On the night of November 26, 1907, Harry L. Holmes (alias Schryfogle and “Ducky”) went to Marry Ellen Hamilton’s home and asked her mother, Mrs. Grove, for Hamilton’s location. Holmes was then told that Hamilton had likely gone out with another man, and Holmes told Mrs. Grove that he was going to try to find her. Hamilton was at a “cheap show” with a one-armed man. Eventually, Holmes found her. Hamilton told Holmes that the man “conducted a restaurant,” but Holmes did not believe her. Then, Holmes told Hamilton that he wanted her to go home with him, and she agreed to leave with him. After Hamilton left the one-armed man behind, Holmes and Hamilton went to a Chinese restaurant. Holmes stated that Hamilton consented to go home with him, and they boarded a streetcar together. On the way home, Hamilton rested her head on his shoulder and she slept until they reached their stop. He claimed to have had carried her all the way home. What happened next is unclear because Holmes said his mind was “all blank.” However, it is known is that Hamilton was shot three times by a pistol–one bullet passed through her heart, one bullet pierced her liver, and a third bullet caused a flesh wound in her neck. Holmes admitted to shooting Hamilton, although he didn’t know how it happened. Additionally, Holmes claimed the motive was that Hamilton “abused” her mother and everyone else in the house.

Holmes was arrested in Glenburnie after he was found by detectives in a closet of a house owned by Howard Watts, a superintendent of the Baltimore and Annapolis railroad. Previously, Holmes lived at Glenburnie and was a prominent baseball player, and Watts and Holmes knew each other because they had played baseball together.

Mrs. Groves described the crime as “cold-blooded murder.”

 

Sarah H. Allen (Johnson) (Range 92, Site 104)

allen.jpg

Sarah Allen’s stone. Take note that Sarah’s stone says that she was the wife of “O. C. Allen.”

In the mid-afternoon of May 17, 1889, Oswald C. Allen hired a cab on Pennsylvania Avenue to drive him to a school building called the Jefferson Building where his wife whom he was separated from, 42 year-old Sarah Allen, taught third grade. As he left the cab, he instructed the driver to wait for him. Oswald proceeded to walk to Sarah’s all-female third grade class, approached her desk, told her “Now I’ve got you; you can’t escape me,” and then summoned her to the cloak room adjoining the classroom. Oswald put his left arm around Sarah’s neck, and, pressing the pistol close to her head, shot Sarah Allen in the left temple with a pistol before turning the gun on himself. Oswald still had his arm wrapped around Sarah when they both collapsed to the ground. Additionally, the pistol, a British Bulldog .32 caliber, was lying on Sarah’s cheek. The ball entered Oswalds’ temple and went to the top of his brain, killing him three minutes after police responded to the scene. Although the bullet passed into Sarah’s left ear and came out at the right side of her head, Sarah was still alive when police arrived to the scene. The children, who had witnessed the murder, were in panicked frenzy and blocked the sidewalk, making it difficult for the police and emergency responders to enter the building. William H. Robertson claimed he heard the shots about two minutes after he arrived at the school building, which was around 3:00 p.m., the same time that school was letting students out for the day.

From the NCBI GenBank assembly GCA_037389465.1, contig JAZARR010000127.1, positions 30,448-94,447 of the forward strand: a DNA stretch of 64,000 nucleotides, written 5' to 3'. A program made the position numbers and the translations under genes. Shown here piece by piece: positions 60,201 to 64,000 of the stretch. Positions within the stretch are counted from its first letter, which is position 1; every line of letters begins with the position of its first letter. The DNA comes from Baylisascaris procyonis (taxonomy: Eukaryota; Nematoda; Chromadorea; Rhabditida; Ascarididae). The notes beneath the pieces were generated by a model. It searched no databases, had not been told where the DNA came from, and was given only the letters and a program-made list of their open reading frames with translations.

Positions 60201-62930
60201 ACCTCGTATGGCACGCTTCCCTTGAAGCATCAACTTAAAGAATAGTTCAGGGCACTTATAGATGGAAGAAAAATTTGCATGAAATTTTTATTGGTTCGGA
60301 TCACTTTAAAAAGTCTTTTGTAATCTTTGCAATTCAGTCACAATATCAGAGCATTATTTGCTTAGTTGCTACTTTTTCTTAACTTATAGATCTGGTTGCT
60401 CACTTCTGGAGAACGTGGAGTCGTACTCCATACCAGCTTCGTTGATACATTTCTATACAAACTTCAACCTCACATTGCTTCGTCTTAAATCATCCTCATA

Sarah and Oswald had been married for about 13 years. However, Sarah’s family and friends opposed the marriage. Sarah, who had been a teacher since November 1870, financially supported her husband, who was described as a “worthless fellow.” Sarah had formerly been a teacher in the Potomac Building, where Oswald frequently annoyed and threatened Sarah to the extent that she called the police on him several times. One of Sarah’s colleagues reported that Oswald thrashed his wife in her classroom and frequently made threats against her life. The couple were described as having had “some difficulty” and they hadn’t lived together in a while. Oswald had also been sent to jail for abusing her, and Sarah was pursuing a legal divorce from Oswald at the time of her death. Sarah’s brother, Robert Johnson, had “some trouble” with Oswald about a week before her murder, and Johnson had warned Sarah to be on the lookout for Oswald.